It’s becoming increasingly difficult for millions of American consumers to not believe there’s some cosmic force that’s making it difficult for them to move forward when it comes to cash and credit. A six week delay in their tax refunds reiterates that mindset.
In the latest jaw dropping realization, it was announced on Tuesday that hundreds of thousands of taxpayers will likely face an extended period of time for their tax refunds. In most cases, the delays could be as long as six weeks. The reason? Filing errors, according to the IRS. If, though, your return doesn’t include education credits, you should see smooth sailing. That said, there are 6 million tax returns already received that have those credits and it’s believed, so far, that 10% of them are affected.
Won’t Confirm Who Has Issues
The Internal Revenue Service won’t confirm or deny, but there’s at least one tax preparation company – H&R Block – that’s owned up to issues associated with Form 8863, the education credits. Despite those issues, it’s important to know that the IRS changed the way these particular forms are filed in the middle of tax season. That means early filers who completed their taxes before February 22 are the ones who are going to be most frustrated.
If it helps, though, H&R Block says it’s made the changes to its networks, so there shouldn’t be any further delays, at least from this problem. It also said in a presser released on Tuesday that its employees were working diligently to provide assistance to those customers who are affected. It’s working the IRS with the goal of expediting the refund checks. Absent from the press release was any information regarding its fees and possible refunds. It also posted a message on its Facebook page. It reads, in part,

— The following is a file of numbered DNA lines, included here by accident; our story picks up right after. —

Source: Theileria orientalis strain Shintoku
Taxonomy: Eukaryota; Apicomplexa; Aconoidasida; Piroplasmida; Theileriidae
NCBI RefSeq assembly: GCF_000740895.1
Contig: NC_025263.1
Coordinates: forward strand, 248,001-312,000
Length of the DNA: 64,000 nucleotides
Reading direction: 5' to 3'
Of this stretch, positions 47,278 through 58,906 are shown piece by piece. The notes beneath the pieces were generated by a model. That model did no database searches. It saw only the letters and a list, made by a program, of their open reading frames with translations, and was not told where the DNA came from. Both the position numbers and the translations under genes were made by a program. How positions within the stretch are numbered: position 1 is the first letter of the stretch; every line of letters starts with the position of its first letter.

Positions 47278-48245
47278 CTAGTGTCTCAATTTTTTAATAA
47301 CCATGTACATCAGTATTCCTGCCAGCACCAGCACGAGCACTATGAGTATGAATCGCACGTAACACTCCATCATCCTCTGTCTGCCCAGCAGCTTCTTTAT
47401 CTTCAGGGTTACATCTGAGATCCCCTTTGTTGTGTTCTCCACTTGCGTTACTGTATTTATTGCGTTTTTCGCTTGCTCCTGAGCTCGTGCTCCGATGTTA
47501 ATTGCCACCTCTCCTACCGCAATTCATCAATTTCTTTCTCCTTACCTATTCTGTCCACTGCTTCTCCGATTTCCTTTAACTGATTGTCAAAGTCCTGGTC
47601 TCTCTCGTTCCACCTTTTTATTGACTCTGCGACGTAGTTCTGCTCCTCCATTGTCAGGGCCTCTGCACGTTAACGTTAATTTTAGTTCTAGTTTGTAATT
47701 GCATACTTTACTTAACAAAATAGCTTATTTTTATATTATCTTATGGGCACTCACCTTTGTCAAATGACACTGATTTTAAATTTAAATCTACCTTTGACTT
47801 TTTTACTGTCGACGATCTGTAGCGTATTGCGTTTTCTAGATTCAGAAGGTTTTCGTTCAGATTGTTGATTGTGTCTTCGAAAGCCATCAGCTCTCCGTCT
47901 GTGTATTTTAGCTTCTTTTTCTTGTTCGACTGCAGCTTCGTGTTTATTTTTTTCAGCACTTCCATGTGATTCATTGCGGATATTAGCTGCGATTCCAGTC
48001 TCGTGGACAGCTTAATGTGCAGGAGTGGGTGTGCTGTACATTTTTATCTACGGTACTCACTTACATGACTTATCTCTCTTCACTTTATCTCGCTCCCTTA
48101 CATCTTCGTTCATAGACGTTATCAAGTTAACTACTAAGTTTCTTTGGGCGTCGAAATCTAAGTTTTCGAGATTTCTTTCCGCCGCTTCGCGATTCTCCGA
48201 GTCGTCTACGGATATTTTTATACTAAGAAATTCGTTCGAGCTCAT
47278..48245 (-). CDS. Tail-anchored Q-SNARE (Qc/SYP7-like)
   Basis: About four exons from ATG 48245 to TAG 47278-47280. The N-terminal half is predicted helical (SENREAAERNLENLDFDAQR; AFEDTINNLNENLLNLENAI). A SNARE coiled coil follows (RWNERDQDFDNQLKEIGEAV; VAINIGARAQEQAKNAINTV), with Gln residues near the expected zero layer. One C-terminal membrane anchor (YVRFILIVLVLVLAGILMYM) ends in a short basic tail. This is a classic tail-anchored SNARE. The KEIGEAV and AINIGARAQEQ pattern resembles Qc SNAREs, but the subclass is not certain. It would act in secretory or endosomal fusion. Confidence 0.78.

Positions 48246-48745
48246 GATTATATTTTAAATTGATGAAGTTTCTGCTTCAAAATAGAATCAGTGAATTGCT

H&R Block has confirmed with the IRS that there was an issue with certain tax returns filed before February 22, 2013 that included certain education tax credits claimed on Form 8863. We have worked with the IRS to expedite a solution to this issue for all of our affected clients.
It also said that while the official turnaround time is between six and eight weeks, it had been told it shouldn’t take that long and that delays that go into six or eight weeks are likely being held up for other reasons.
What makes this even more frustrating is because lawmakers couldn’t prevent the fiscal cliff, many taxpayers were already getting a slow start – which is never good for those anticipating a tax refund. Once those political problems had been addressed (they’ve certainly not been fixed), tax preparers then had to act quickly to ensure they understand those new intricacies. That too resulted in a delay. It wasn’t until mid February that the IRS announced it had made changes that were made necessary by the lack of action on the fiscal cliff.
We have observed instances in which the Form 8863, Education Credits, attached to the Form 1040 and 1040A is not completed correctly. These instances are causing downstream processing delays.